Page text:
In April 350 workers were targeted by Toyota to be made redundant at their car plant in Altona, Victoria. The company claimed to have assessed their workforce and sacked those who they rated poorly in relation to company values, how they dressed, punctuality and safety.
The truth is that the targets included union delegates, health and safety representatives, injured workers and those who spoke English as their second language. The Australian Manufacturing Workers Union (AMWU) said more than 50% of their delegates had been dismissed.
Those who were selected were escorted by security guards and transported in white vans off the site. One worker said he felt that he was being treated like a criminal. The AMWU have said that they will look into lodging group unfair dismissal claims, which will be a long and tedious process.
There is a desperate need for the AMWU to develop a fighting strategy to defend car workers’ jobs. This is especially the case given Toyota and the other car makers have received millions of dollars in tax payer hand outs.
Rather than conceding to sackings the union should organise industrial action to protect jobs. At the same time Toyota should be forced to open their books. Let us see where all the public subsidies and profits have gone.
Bring all the troops home
Julia Gillard announced last month that the majority of Australian troops would be withdrawn from Afghanistan in the next 18 months. There are currently 1550 Australian troops stationed in that country.
Gillard emphasised that the bulk of the troops would not come home straight away, and that even after the 18 month period some troops would continue to be stationed there.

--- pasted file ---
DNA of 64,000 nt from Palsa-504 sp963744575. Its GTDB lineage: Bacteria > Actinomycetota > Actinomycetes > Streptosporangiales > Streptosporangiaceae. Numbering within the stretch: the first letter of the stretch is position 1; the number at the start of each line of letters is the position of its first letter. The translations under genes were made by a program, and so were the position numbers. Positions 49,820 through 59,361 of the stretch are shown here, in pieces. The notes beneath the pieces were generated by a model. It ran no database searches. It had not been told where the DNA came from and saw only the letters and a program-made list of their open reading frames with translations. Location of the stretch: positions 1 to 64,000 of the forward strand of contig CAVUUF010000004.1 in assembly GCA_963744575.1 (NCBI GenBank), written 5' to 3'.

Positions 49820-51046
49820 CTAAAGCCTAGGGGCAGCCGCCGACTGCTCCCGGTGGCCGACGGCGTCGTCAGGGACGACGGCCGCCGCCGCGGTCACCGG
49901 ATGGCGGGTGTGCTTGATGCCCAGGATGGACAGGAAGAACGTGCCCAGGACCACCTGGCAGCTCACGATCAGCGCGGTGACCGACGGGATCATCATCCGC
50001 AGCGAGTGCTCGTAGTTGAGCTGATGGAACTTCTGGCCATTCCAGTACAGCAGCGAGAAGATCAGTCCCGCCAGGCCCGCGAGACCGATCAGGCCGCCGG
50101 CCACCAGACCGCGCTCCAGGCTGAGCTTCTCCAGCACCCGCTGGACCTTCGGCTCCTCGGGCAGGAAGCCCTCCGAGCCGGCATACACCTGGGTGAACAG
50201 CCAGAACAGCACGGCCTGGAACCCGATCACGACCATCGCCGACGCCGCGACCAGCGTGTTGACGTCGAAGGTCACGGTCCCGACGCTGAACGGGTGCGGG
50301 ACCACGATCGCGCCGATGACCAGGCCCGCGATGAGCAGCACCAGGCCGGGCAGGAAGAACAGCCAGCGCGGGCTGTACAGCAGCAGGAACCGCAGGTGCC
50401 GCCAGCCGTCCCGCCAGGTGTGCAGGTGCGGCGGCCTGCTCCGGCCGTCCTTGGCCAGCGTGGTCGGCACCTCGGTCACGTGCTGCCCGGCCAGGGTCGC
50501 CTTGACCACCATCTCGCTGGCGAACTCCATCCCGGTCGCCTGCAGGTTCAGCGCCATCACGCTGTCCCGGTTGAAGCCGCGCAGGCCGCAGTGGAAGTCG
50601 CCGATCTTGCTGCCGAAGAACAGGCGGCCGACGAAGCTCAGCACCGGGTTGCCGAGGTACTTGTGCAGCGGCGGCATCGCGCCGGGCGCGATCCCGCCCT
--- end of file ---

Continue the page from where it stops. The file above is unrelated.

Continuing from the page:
Although this announcement is being spun as an ‘early withdrawal’ it is actually not too much different to the original plan. The truth is that Gillard’s motives are far from admirable. Polls have shown that a majority of the population have supported all the troops coming home for years. Her motives are more so linked to her chances of re-election.
Clearly the presence of Australian troops in Afghanistan only adds to the instability that exists there. We need all the troops to withdraw while at the same time supporting the Afghan people to develop a political alternative to profit driven imperialism and capitalism.
Fair Work Australia has finally finished its investigation into financial mismanagement in the Heath Services Union (HSU). The enquiry also looked into the conduct of current Labor MP Craig Thomson who was the Secretary of the HSU prior to being elected to parliament.
It is alleged that Thomson stole hundreds of thousands of dollars of union money via credit card purchases. Some reports claim his credit card is linked to purchases at brothels and large cash withdrawals. The New South Wales and Victorian police are also investigating the allegations. Thomson is expected t make a statement in parliament next week.
Thomson has refused to step down from parliament while these allegations are being investigated. Clearly this is because Labor only clings onto to power by the skin of their teeth. If they lost his vote it could bring down the entire government.
Union insiders say that it is certain that Thomson is guilty of corruption. There is an urgent need for the union movement to purge corrupt officials who are misusing member’s funds. Further it shows why the union movement needs to break away from pro-ALP politics and rebuild along fighting and democratic lines. HSU members deserve better.